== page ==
I was laying in my lover’s arms, crying that I had to learn what it meant to be alone.
Perhaps it was the copper IUD I had inserted inside of my uterus at Planned Parenthood but a month earlier. Every woman knows what it feels like to have her knees up and spread open, stirrups for her feet and a paper sack laid over her bare body from the waist down. In the span of 20 minutes and more severe cramping than any period had ever bestowed me, I was a fresh example of modern-day contraception. No babies from sex and away we go.
Or perhaps it was the extra alcohol I was consuming at night ever since I threw my one and only house party, full of laughter and spirit that has since been emptied out. What a strange feeling: the aftermath. There is a loss and a grief experienced when frivolity and friendship is met by quiet of everyday living.
Or perhaps it was this time of year, the way the snow stayed on the ground, sticking with an icy fervency like the way sighs stuck to my chest, freezing over heartbeats. The stillness of dark nights couldn’t help but remind me of darker times.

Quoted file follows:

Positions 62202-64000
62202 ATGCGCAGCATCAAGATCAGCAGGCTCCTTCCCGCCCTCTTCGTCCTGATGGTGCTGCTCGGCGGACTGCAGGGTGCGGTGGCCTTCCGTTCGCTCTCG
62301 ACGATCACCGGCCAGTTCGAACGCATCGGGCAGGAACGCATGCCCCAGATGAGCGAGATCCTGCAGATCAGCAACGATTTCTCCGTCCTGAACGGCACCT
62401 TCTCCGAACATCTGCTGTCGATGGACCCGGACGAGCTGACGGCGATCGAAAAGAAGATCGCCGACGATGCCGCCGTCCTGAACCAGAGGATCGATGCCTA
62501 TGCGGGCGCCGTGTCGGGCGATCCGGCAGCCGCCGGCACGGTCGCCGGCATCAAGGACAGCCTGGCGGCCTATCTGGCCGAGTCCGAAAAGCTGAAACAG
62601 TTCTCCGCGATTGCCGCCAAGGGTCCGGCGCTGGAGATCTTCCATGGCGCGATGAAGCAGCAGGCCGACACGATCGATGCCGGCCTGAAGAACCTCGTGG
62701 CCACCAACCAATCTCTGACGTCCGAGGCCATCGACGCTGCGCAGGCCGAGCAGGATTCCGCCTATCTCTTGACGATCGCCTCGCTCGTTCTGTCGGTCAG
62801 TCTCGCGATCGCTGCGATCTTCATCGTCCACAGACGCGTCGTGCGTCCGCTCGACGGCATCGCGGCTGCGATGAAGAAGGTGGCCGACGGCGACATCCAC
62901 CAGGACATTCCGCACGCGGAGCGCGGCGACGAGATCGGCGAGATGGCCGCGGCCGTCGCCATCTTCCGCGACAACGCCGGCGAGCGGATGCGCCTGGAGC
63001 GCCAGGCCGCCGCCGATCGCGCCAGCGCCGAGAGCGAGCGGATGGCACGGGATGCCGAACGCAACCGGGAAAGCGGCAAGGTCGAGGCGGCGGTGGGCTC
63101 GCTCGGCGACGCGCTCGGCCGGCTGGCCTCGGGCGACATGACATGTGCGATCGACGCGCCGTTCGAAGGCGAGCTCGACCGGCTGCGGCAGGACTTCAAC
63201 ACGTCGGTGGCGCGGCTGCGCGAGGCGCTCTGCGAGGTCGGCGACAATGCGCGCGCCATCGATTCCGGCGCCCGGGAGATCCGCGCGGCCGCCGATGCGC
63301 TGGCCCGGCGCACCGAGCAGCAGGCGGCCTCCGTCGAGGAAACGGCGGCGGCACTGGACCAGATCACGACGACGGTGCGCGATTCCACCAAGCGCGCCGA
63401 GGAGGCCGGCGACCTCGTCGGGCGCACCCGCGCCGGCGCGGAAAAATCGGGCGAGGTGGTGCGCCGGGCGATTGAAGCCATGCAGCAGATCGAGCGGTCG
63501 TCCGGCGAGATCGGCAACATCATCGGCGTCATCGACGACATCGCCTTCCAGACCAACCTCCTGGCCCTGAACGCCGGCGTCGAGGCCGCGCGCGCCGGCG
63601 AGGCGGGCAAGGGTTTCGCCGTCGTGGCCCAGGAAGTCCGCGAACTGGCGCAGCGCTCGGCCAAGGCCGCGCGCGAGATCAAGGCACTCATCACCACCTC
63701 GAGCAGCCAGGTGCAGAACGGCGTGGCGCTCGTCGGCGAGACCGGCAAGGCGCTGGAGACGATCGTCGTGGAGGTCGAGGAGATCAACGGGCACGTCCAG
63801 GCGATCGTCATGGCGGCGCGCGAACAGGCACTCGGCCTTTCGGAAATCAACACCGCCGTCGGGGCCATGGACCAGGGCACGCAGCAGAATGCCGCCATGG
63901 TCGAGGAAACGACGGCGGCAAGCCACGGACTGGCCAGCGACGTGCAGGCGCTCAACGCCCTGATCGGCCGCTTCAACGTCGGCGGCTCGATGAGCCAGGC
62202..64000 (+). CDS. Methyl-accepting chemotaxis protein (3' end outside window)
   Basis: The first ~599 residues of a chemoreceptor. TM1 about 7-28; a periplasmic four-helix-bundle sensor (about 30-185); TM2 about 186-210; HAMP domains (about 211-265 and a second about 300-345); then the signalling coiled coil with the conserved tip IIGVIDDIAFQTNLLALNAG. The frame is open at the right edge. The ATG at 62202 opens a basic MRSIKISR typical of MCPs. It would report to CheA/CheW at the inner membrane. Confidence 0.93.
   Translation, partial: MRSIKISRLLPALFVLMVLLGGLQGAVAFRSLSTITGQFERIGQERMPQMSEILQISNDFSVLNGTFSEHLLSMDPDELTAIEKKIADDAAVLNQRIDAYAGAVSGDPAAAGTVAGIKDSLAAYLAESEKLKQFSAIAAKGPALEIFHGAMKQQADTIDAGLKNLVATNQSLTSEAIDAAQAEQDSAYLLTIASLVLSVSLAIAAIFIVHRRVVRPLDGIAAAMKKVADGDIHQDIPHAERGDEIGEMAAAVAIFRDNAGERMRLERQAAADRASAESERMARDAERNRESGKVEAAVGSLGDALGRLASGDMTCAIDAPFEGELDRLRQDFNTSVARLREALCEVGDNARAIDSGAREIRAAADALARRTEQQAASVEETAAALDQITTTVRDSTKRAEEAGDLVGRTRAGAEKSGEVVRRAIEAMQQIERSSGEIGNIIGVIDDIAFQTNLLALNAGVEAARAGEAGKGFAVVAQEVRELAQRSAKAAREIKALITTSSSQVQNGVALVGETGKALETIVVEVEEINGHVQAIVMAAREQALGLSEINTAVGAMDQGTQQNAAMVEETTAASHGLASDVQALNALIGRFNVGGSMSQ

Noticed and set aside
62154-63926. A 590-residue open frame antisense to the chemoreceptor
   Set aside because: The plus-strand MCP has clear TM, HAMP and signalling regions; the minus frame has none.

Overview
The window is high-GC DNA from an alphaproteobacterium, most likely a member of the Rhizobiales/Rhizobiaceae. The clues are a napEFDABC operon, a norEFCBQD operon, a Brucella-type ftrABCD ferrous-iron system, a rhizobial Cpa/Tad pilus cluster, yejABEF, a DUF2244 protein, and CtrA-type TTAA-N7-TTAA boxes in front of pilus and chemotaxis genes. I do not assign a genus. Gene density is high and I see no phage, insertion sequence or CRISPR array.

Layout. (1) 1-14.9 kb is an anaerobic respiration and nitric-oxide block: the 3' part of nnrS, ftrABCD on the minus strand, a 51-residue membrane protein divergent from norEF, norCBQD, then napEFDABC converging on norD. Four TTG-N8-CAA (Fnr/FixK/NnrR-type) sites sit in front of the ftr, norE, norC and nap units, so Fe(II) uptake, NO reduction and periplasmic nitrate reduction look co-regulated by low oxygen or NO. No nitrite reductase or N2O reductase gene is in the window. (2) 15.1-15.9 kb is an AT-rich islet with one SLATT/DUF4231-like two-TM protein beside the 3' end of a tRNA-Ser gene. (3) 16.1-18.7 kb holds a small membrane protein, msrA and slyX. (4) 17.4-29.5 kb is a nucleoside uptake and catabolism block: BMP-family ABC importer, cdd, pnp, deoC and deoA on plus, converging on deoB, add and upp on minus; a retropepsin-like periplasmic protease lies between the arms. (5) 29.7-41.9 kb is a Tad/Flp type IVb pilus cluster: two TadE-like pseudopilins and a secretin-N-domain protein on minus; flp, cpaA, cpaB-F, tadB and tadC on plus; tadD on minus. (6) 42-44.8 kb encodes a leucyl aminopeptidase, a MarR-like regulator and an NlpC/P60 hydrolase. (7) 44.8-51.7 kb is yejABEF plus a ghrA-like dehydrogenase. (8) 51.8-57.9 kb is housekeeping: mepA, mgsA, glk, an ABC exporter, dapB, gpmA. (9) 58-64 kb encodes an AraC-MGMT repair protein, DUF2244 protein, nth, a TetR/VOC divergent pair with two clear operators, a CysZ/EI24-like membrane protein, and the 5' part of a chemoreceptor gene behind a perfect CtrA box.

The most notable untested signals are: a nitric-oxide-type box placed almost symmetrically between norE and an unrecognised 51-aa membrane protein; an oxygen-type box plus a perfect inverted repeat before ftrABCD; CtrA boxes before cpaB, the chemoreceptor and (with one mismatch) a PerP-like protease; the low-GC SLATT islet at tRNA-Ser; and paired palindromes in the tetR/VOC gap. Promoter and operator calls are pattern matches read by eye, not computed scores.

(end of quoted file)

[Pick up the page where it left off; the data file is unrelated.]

“Clear mind. Deep breath,” my lover said.
“Open heart,” I cradled my head closer to his chest. We met for a kiss, our breaths deepening together, filling our bellies, then expelling onto each other’s face.
“Open heart,” he responded with an easy smile.
There is a sensation of loneliness I feel when I know I am in a relationship. It exists in a completely different way than when I am alone without one. This “relationship loneliness” is one where I ache in the moments of boredom: sitting home alone with my cat and waiting to spend time with my man. I found myself wallowing in the waiting, my life pausing as I pined after physical touch and time.
I suppose that is a natural side effect of living with a man for three years, getting engaged in the midst of that, moving to a new state, and then deciding that you want to just say “fuck it all” and live on your own. You tear that bandaid away and yet the healing was not yet done. And then you get that IUD insertion.
I mean, Jesus, the healing hadn’t even begun and I wanted to be rid of the crutches altogether.
And so, because this all naturally takes time, I have a clear mind. I take a deep breath.
And blame it all on the copper IUD.